Strong demand for Apple’s iPhone 5 gave the US economy a boost in September, according to data released by the US Government. While in Ireland the annual Dublin Web Summit is expected to contribute over €12 million to the country’s economy as the government targets the tech sector for growth.
In the US, the Commerce Department said that several normal seasonal factors helped boost the US economy in September. As expected, the month saw the usual increase of back to school goods and autos, but it also received an extra push from increased sales of iPhone 5 devices.
Sales of electronics and appliances grew by over 4.5%, the largest jump since October 2011 – when Apple released the iPhone 4S. This also makes the electronics and appliances segment the single strongest performing segment in September.
Apple’s iPhone 5 is being given much of the credit for this spike having sold five million devices in the month. Online retailers, such as Amazon, have also come in for commendation for having contributed 1.8% growth in online sales.
According to The Wall Street Journal this sort of spike in retail sales is now expected whenever Apple releases a new iPhone.
Jeremy Lawson, a Senior Economist with BNP Paribas, put it this way;
“Although we don’t get a breakdown of the data by specific electronic goods, the jump in sales is probably due to the September 21 release of the iPhone 5.”
While US consumer spending accounts for over two-thirds of the US economy, the news is good but it wasn’t all down to sales of Apple’s new iPhone. Increased gas and grocery costs helped push up the numbers.
With a possible release of the iPad Mini before Christmas, and the usual expected increase in Android activations in December, it is likely that we will see another spike in consumer spending before the year is out.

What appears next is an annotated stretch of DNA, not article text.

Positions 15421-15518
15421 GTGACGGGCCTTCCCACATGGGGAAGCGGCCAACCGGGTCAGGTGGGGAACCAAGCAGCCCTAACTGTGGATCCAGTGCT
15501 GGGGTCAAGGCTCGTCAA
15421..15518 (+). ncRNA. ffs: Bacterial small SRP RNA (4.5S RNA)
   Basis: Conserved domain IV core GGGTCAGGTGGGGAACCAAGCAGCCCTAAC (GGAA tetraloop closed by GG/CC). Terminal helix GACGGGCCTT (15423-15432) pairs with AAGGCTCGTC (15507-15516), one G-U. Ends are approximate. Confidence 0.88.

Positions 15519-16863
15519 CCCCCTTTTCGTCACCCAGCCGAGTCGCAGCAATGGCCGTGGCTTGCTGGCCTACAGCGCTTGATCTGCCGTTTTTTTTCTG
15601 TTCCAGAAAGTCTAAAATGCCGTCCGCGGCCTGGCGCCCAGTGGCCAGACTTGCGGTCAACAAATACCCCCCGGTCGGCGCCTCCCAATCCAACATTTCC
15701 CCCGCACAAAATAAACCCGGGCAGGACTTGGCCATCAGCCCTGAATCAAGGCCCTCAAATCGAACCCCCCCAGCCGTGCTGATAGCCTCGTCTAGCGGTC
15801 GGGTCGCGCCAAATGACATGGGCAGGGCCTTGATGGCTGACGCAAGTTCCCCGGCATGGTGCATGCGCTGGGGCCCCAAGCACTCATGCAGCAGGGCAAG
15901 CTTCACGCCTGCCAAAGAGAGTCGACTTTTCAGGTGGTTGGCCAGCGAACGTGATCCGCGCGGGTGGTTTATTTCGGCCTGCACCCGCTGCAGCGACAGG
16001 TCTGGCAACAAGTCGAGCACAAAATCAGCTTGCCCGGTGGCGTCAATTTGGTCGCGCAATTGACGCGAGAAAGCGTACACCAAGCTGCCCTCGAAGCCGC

In Ireland, over 4,000 Irish and international delegates, including hundreds of Venture Capitalists from Google Ventures, KPCB, Accel, Atomico, Andreessen Horowitz and Greylock are expected to attend the Web Summit, which is now the largest tech conference in Europe.
Paddy Cosgrave, the founder of the Dublin Web Summit said that bringing this mix of investors and start-ups to Dublin will benefit the Irish economy;
“The Web Summit will contribute over €12 million to the Irish economy this week through a mix of investments, jobs creation, the event itself, accommodation and entertainment. Over the next two days we will bring up to 4,000 people who are passionate about tech and innovation together to learn, networking, share ideas and pitch.”
The Irish Minister for Jobs, Enterprise and Innovation Richard Bruton T.D. said, “The technology sector is a hugely important part of the transformation that is occurring in the Irish economy, and over 5,000 new jobs have been added in the sector since March 2011.”
“In the Government’s Action Plan for Jobs we have targeted this sector for growth through a series of measures including an International Start-Up Fund aimed specifically at the types of mobile entrepreneurs who will be present in Dublin this week. The Web Summit is a great initiative that offers an amazing opportunity for Ireland to show the global technology community what we are doing in this area.”
Hat tip MarketWatch